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When Meta workers move into their sprawling new Manhattan office complex in the historic James A. Farley Building in a few weeks, they will pass large-scale art installations including a painted mural of various ecosystems by artist couple Esteban Cabeza de Baca and Heidi Howard, bright textile swaths inspired by New York’s streetscapes by Liz Collins and an intricate, symbol-filled multi-panel painting by Matthew Kirk. Emerging into the complex’s main communal space, a multi-storey atrium, they will come face-to-roots with a towering, suspended tree installation by Timur Si-Qin and, just beyond, a sculpture and mural by Baseera Khan.
“It’s not a traditional corporate art collection,” says Tina Vaz, the head of Meta Open Arts, the tech giant’s arts and culture branch. “We think of artists as small businesses, and so much of what Meta is about is helping small businesses thrive, so we see these commissions as an extension of that.”
The offices, which span more than 700,000 sq. ft across five levels of the 1914 post office building, will have room for several thousand workers on any given day, serving as Meta’s New York City hub. The complex’s most eye-catching art commission, spanning several of those floors, is Si-Qin’s 50ft-tall Sacred Footprint (2022), a suspended two-ton steel and aluminium sculpture of a tree whose branches and trunk appear to dissolve into DNA-like helixes in certain places.
The artist scanned various tree species in upstate New York to develop the sculpture’s form, then used a variety of techniques including metal casting and 3D-printing to realise the work, whose suspension was itself a major feat of engineering. “Artists are the original hackers,” says Vaz. “They’re trying things that haven’t been done.”
Facing Si-Qin’s work in the office’s main atrium is a new work from Khan’s series of sculptures based on the form of a Corinthian column, albeit one that seems to have been toppled and wrapped in handmade silk rugs from Kashmir. The work offers a sharp commentary not only on the enduring legacies of empire (from the Roman to the British and beyond), but also on Western societies’ practice of exoticising cultures other than their own. The rugs’ patterns served as the basis for a mural the artist painted across several adjacent walls.
Installations by De Baca and Howard, Collins and Kirk frame the three main entrances to the office complex. Workers entering from the adjacent Moynihan Hall train station and adjacent Penn Station transit complex may find themselves noticing new details in Kirk’s paintings each day. The Queens-based artist, who is an enrolled member of the Navajo nation, took inspiration from the grid structure of traditional weavings to create two huge works, the 8ft-wide A Distant Lie and 22ft-long A Shadow of a Shadow (both 2022). He affixed hundreds of paintings on panels composed of construction materials onto grids of rebar for a quilt-like effect that brings together elements of the Navajo language, superhero iconography, cross-cultural symbols and more.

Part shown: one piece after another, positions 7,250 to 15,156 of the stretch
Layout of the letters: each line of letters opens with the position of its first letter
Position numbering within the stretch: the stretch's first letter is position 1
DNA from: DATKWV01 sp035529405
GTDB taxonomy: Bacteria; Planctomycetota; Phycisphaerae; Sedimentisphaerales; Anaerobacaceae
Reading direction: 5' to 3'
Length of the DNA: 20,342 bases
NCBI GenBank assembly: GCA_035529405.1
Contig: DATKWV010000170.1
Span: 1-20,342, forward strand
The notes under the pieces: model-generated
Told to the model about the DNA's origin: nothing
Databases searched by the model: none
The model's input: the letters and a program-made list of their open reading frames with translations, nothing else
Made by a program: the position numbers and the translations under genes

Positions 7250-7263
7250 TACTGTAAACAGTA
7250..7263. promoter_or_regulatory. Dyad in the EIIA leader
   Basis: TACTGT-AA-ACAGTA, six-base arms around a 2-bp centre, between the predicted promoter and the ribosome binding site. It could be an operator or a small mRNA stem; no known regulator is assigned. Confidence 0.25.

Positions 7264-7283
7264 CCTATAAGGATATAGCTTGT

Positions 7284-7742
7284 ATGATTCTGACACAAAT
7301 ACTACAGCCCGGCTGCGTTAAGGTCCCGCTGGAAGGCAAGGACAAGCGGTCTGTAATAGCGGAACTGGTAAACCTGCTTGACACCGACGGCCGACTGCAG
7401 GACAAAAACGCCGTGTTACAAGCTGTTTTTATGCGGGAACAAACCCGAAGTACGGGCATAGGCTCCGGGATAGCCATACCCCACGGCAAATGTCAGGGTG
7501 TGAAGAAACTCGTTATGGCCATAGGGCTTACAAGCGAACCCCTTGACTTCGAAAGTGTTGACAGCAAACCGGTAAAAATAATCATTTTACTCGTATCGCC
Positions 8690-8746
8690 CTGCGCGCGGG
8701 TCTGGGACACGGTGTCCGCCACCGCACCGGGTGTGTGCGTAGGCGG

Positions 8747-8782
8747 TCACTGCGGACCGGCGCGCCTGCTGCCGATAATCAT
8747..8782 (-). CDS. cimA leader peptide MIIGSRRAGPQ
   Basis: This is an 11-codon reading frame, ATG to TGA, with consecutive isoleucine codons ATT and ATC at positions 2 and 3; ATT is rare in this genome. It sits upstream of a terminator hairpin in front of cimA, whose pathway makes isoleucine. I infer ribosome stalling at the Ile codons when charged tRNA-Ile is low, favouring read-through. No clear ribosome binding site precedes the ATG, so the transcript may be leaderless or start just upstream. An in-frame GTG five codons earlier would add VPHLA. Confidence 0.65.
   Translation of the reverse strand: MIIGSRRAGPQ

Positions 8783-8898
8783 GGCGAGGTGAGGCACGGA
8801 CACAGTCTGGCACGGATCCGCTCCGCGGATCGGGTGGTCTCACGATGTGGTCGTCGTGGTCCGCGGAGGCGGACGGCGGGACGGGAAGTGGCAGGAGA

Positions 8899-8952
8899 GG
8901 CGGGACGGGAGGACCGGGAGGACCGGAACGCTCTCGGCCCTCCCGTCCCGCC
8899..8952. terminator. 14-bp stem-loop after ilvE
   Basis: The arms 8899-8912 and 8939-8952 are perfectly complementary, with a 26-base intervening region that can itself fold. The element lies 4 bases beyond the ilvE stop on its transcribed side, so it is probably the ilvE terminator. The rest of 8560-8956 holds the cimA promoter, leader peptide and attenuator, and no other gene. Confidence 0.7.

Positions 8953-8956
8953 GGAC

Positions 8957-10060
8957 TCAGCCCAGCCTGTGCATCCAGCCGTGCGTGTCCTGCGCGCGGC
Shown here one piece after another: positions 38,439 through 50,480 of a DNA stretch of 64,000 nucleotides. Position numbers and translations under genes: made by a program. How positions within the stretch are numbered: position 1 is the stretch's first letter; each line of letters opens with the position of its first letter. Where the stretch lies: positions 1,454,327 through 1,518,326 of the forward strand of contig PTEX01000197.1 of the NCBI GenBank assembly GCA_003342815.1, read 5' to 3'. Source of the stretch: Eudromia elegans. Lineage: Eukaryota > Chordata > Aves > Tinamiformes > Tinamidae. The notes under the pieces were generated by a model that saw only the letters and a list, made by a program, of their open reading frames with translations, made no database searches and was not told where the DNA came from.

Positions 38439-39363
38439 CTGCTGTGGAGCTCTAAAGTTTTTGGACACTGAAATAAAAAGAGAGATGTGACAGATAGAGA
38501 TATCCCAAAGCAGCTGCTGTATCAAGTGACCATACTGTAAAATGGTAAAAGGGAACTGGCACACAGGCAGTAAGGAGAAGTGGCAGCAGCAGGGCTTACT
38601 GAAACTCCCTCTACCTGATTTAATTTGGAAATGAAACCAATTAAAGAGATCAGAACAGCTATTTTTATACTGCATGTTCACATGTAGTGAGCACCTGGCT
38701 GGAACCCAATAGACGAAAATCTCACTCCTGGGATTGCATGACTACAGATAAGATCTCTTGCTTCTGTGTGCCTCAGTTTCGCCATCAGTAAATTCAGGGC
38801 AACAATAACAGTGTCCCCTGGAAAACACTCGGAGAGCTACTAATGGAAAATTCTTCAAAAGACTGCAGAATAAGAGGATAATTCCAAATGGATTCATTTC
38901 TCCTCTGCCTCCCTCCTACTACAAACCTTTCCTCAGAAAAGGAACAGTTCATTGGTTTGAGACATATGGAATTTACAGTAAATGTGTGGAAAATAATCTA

“He’s using materials that are usually used when people are laying roads, like tar paper,” Vaz says. “It’s very contemporary but also very clearly referencing historic forms.” She adds, “It’s also a very visual reminder of the richness of diversity.”
The works Meta has commissioned for its New York headquarters are notably very tactile and analogue, tangible amenities for a workforce that, like most, has become very comfortable working remotely for the past two and a half years. “This work helps to carry the culture” within the company, Vaz says.
She adds, “One of our challenges and opportunities is communicating this work to our remote team members.” As a result, Meta Open Arts also commissions works for the company’s various apps and online platforms—which include Facebook, Instagram, WhatsApp and others. And given that the company that has staked much of its future on virtual reality and the metaverse, coming commissions may place increasing importance on how the art will manifest in digital work spaces. “We’re always thinking about how we bring the commissioned art into these virtual work rooms,” Vaz says. “The commissions are the foundation of our work with artists, but we’re also working with artists to make work for our apps.”
In the interim, commuters passing through the Farley Building will not need to don Oculus headsets to catch glimpses of Meta’s latest commissions, three of which will be visible from public areas of the building once the office opens in early autumn.